Both literally and figuratively Alvvays have come a long way.
Only 12 months ago the band were virtual unknowns, plying a fine line in C86 inspired indie pop with some exceptional wordplay. Releasing a string of killer seven-inch singles, the sleeper success of the group’s debut album has propelled them to fresh heights.
Not that they seem fazed. Fresh from sound checking at London’s historic Shepherds Bush Empire venue, singer Molly Rankin is on reliably cheery form. “It was a very long sound-check!” she laughs. “No, this place is a lot different than the other places we've played. I feel like there's so much more history in England with the venues, so it just has a little bit more weight, coming into a place like Shepherd's Bush.”
But the band isn’t about to get carried away. Levelheaded almost to a fault, Alvvays are keen to look at the bigger picture, to look at what truly matters. “I think you can measure success in a whole bunch of different ways. It's a really great feeling when everyone in the band feels satisfied. That, to me, is the most exciting part. It's when they're all excited for upcoming things, upcoming shows. And still enthusiastic about the songs that we've been playing for two years.”
“I mean, it was a really gradual build for us so we're pretty appreciative and we still do pretty much everything for ourselves – so it's a lot of work,” she insists. “We're not basking in the sunlight, sipping champagne or anything. We're rolling around like hobos.”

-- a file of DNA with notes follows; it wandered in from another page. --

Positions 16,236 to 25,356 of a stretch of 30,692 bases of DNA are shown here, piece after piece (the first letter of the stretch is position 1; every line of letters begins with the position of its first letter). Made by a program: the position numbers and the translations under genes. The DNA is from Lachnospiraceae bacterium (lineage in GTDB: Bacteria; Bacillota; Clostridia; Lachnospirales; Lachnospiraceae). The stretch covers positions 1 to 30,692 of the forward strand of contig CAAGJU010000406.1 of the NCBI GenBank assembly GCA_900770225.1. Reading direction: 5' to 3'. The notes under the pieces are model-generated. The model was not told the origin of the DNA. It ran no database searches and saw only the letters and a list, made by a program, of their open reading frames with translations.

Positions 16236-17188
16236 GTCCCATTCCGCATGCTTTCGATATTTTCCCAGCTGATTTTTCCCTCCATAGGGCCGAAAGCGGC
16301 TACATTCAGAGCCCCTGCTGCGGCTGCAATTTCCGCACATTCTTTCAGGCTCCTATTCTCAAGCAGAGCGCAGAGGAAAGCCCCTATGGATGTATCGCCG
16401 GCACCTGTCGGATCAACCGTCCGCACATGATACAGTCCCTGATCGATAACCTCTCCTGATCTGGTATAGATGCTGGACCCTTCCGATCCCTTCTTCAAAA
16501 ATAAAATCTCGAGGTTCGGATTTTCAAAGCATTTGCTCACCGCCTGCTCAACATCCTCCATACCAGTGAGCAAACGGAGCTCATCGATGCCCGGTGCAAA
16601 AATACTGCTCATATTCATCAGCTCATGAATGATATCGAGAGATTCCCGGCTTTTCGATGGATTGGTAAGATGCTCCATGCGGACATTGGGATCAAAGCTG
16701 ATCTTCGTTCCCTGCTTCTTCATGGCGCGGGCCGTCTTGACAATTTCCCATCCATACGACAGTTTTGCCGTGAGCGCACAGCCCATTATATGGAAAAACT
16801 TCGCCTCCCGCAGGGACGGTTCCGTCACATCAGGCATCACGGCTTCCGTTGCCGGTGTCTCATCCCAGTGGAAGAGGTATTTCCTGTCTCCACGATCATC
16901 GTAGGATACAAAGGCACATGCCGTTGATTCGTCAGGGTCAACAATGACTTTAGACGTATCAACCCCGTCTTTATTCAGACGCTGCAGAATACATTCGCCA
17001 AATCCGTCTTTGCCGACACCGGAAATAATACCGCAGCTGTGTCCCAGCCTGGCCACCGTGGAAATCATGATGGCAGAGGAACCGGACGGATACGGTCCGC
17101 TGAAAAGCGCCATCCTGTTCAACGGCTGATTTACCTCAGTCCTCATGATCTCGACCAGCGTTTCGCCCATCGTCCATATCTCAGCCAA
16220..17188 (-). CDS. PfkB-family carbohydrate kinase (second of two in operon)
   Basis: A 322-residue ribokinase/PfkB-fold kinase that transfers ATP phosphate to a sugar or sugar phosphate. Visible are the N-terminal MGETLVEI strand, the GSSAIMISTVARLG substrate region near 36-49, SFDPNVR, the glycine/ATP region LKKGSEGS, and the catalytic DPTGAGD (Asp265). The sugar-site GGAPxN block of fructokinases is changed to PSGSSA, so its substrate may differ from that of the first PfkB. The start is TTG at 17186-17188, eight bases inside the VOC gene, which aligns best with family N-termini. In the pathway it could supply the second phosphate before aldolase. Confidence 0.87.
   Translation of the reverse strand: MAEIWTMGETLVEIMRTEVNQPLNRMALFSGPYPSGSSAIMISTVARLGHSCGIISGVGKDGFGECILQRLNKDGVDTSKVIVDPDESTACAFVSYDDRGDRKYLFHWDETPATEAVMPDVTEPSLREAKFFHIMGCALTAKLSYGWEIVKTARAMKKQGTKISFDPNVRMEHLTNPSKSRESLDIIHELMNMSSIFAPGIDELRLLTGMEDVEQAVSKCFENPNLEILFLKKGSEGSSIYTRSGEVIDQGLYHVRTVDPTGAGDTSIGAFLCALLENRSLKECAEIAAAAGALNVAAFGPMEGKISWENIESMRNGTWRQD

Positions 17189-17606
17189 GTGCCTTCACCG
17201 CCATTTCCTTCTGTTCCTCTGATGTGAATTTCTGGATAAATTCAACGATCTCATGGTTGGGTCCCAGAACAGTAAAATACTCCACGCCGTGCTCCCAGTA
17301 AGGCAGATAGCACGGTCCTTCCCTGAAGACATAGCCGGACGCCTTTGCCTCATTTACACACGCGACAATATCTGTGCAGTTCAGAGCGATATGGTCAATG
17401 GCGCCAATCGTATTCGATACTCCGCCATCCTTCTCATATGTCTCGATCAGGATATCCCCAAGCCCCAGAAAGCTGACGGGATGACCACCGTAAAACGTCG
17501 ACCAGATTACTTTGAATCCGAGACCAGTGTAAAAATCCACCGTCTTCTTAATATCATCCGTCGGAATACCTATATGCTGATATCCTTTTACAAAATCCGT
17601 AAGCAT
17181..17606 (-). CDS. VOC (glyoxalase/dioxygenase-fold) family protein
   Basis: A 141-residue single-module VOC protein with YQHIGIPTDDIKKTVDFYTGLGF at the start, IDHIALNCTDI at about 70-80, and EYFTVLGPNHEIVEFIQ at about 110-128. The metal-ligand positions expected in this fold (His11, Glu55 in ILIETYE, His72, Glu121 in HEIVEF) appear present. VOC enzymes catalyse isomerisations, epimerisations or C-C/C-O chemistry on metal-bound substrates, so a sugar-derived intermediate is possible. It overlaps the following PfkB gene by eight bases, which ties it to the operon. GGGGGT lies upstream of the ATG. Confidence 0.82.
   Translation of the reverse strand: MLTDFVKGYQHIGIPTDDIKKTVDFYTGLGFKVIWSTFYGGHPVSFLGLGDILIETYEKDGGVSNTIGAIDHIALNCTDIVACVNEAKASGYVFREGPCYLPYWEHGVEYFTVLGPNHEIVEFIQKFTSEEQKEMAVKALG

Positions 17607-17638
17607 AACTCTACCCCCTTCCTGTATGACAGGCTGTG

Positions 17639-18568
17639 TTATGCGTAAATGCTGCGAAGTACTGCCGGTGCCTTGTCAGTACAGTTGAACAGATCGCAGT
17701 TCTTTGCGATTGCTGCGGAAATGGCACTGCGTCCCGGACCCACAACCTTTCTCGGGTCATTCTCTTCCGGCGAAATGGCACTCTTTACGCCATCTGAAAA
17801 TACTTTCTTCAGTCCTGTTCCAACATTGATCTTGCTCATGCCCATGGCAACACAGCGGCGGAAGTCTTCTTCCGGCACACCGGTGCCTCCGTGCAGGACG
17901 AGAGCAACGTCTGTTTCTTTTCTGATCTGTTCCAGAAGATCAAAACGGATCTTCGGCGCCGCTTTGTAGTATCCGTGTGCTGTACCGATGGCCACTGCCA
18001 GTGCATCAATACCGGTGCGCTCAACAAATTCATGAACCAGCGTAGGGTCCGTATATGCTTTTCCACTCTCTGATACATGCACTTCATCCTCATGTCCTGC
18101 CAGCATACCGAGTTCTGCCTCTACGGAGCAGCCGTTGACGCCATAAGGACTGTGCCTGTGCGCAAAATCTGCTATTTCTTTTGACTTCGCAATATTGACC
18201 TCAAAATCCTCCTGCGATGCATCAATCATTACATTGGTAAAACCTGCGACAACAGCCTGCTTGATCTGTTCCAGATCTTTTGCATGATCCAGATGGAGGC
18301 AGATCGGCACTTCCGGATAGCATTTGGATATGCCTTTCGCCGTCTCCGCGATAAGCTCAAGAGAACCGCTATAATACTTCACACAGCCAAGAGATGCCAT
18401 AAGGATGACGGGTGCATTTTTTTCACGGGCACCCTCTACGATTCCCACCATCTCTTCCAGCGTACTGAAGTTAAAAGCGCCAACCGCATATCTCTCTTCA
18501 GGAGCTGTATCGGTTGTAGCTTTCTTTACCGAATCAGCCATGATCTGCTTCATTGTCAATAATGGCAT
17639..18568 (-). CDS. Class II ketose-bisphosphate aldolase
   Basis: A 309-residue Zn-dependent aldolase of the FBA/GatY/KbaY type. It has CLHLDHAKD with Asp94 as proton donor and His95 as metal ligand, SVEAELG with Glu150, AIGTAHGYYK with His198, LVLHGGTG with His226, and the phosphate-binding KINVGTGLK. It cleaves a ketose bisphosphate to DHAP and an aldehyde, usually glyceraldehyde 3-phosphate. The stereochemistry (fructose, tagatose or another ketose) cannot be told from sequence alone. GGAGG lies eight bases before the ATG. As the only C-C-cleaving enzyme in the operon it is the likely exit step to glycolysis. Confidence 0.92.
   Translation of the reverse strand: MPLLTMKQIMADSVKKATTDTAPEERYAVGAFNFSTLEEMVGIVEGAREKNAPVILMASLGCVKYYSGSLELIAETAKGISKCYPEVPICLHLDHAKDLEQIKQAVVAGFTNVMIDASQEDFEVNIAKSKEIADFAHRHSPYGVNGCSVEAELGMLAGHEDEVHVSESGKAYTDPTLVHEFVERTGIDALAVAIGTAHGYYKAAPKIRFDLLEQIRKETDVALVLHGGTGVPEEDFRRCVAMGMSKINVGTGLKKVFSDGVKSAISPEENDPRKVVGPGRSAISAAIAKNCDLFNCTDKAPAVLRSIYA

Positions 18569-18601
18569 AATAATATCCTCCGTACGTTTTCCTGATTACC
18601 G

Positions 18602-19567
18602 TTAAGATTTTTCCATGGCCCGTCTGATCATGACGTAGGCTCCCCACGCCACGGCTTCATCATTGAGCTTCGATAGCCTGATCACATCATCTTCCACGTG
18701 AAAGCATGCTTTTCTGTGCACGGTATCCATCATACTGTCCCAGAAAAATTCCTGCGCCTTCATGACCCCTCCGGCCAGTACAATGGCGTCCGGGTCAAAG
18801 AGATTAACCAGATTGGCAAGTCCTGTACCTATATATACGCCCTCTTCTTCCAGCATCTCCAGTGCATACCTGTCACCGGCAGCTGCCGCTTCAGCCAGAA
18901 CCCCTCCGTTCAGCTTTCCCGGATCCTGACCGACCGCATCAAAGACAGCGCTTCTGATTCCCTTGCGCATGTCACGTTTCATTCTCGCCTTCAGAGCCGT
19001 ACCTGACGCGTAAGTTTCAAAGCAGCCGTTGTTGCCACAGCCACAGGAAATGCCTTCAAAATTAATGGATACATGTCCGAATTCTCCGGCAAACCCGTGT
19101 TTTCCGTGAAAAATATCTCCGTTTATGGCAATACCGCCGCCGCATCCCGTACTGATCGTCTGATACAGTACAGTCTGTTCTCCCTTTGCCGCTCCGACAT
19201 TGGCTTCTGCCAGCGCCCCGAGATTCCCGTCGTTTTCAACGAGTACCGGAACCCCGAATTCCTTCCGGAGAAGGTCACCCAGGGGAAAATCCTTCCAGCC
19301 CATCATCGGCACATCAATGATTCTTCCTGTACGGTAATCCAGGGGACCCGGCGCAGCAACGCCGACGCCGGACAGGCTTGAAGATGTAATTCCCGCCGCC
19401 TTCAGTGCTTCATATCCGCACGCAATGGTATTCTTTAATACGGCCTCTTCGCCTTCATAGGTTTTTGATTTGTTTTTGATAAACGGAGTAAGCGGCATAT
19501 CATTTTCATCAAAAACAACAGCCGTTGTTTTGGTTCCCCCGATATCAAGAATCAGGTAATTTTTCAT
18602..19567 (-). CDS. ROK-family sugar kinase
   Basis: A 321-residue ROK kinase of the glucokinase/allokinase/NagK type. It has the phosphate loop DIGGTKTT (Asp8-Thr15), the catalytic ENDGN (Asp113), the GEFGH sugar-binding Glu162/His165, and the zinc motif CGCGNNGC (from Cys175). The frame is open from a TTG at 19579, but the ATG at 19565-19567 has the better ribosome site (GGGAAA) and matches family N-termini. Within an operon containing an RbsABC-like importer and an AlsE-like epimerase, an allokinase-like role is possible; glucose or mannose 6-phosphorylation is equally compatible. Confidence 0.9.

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We're not basking in the sunlight, sipping champagne...
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Spending a huge amount of time on the road normally dulls a band’s creative faculties, but Alvvays seem to have been able to sketch out some fresh material. Introducing new tracks to their set, the band have also begun playing a Kirsty MacColl cover live as a special treat for fans.
“We like to mess around when we have time in soundcheck, try new things,” Molly explains. “There's a couple new things in the set, I think we've played four new songs or something, and tried out a couple things that we'd never done before that were on the record. Throw in a couple of covers that we're fond of.”
With the end of their current tour in sight, Alvvays are almost ready to begin work on their second album. “We got the tape machine that we made our first record with, we just got that like a month ago,” she enthuses. “So now it's in our basement and we can record whenever we want which is really exciting. And the summer has been fun for working on new stuff, but we really haven't had much time off the road. So once this tour is over and we have a couple more dates before Christmas, then we'll be good to go.”
But wait, Molly, what could it sound like?
“I think that it'll probably turn out similar to the previous songs!” she laughs. “To me, everything feels a little bit faster and maybe a little bit louder.”
The ability to visit places they had never dreamed of going to before is clearly something that still entrances Alvvays. During our chat, Molly speaks fondly of trips to Bristol and Manchester, before explaining that the band’s jaunts across Hadrian’s Wall have special resonance.
“Any time that we go to Scotland is a really important thing for us because we're all Scottish, basically,” she says. “And there's so many congruencies with where we're from, like Nova Scotia and Cape Breton. There's a lot of similarities with those places and it's exciting to make those connections. I thought Glastonbury was exciting for us and any time that we get to play in Toronto is also a great feeling, to be surrounded by people who know the songs and support you and aren't sick of you yet.”
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Catch up with Alvvays HERE.